Its growth continued under the empire, with the construction of Via Traiana, a variant of the Appian Way from Benevento. In the fourth century, the city was after Capua the most populous of the south.
Middle Ages: the duchy
Became a bishopric in the fourth and fifth centuries, Beneventum suffered a terrible earthquake in 369, and it declined at the same time as the Roman Empire.
In 410, the Visigoths seize it, then the Vandals in 455. The Western Roman Empire collapsed and the Goths seized it in 490. It was liberated by the Byzantines of Belisarius in 536, then conquered and ravaged in 545 by Totila, King of the Ostrogoths of Italy.
In 571, the Longobards founded the Duchy of Benevento, whose first duke was Zotton, and the last Arigis II, until 787.
Relatively isolated, the duchy remained unscathed during the conquest of the Franks of Charlemagne. The fall of the Longobard kingdom of Pavia in 774, in the north, caused Arigis II to seize the Lombard crown, but the Franks did not hear it that way. Given the scale of his project, Arigis II contended to erect the duchy in the principality, the Franks besieged Salerno in 784, Arigis II surrendered and formally became vassal of Charlemagne.
In the eighth century, the duchy extended over much of the south of the peninsula, excluding Naples and Calabria, including Capua and Salerno.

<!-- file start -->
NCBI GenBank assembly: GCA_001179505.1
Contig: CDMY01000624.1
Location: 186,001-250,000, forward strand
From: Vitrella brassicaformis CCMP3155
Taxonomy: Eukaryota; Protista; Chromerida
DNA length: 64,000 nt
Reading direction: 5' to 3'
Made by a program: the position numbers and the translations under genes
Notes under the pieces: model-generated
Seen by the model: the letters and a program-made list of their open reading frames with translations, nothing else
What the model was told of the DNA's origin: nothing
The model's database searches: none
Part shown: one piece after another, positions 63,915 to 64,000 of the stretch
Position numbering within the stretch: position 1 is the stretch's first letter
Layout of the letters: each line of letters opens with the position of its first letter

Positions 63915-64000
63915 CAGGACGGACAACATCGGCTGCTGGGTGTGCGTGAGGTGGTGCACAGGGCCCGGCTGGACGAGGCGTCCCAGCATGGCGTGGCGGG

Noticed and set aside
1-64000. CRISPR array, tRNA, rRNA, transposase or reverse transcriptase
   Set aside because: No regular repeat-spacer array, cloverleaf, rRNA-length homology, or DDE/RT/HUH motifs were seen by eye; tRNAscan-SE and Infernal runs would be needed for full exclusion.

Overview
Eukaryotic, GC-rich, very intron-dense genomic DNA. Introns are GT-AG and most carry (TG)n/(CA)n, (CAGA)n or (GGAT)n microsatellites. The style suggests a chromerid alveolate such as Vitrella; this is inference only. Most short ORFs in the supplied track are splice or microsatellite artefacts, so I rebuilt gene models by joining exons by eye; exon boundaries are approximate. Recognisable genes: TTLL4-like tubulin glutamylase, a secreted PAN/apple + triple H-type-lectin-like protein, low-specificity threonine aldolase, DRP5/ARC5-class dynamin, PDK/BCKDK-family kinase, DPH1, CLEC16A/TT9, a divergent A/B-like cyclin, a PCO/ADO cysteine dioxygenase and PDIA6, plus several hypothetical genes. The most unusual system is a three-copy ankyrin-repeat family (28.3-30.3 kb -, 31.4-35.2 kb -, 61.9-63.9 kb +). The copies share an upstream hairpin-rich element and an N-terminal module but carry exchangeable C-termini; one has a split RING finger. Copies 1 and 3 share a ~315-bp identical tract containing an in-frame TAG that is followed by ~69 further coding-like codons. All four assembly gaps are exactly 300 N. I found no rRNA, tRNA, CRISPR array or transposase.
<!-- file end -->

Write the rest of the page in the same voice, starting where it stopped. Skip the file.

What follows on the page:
The son of the former Longobard king Didier, Adalgis, who had taken refuge in Constantinople, invaded the duchy with the help of the Byzantines. He was nevertheless rejected.
In 840 the Prince Sicard is assassinated, there followed a palace war for his succession, the estate was divided into two principalities: Benevento headed by Radalgis, who was the supposed assassin of Sicard, and Salerno led by Siconulf, brother of Sicard (principality roughly corresponding to half of the Tyrrhenian sea side). The chaos intensified, some counties like Capua declared themselves independent. Radalgis and Siconulf hired Saracen mercenaries. This did not help the overall situation, with an emancipation of the latter who established a colony in southern Lazio (they were dislodged in 915 by a Christian League at the Battle of Garigliano). At the same time, the Byzantines took the opportunity to disembark and recapture Apulia.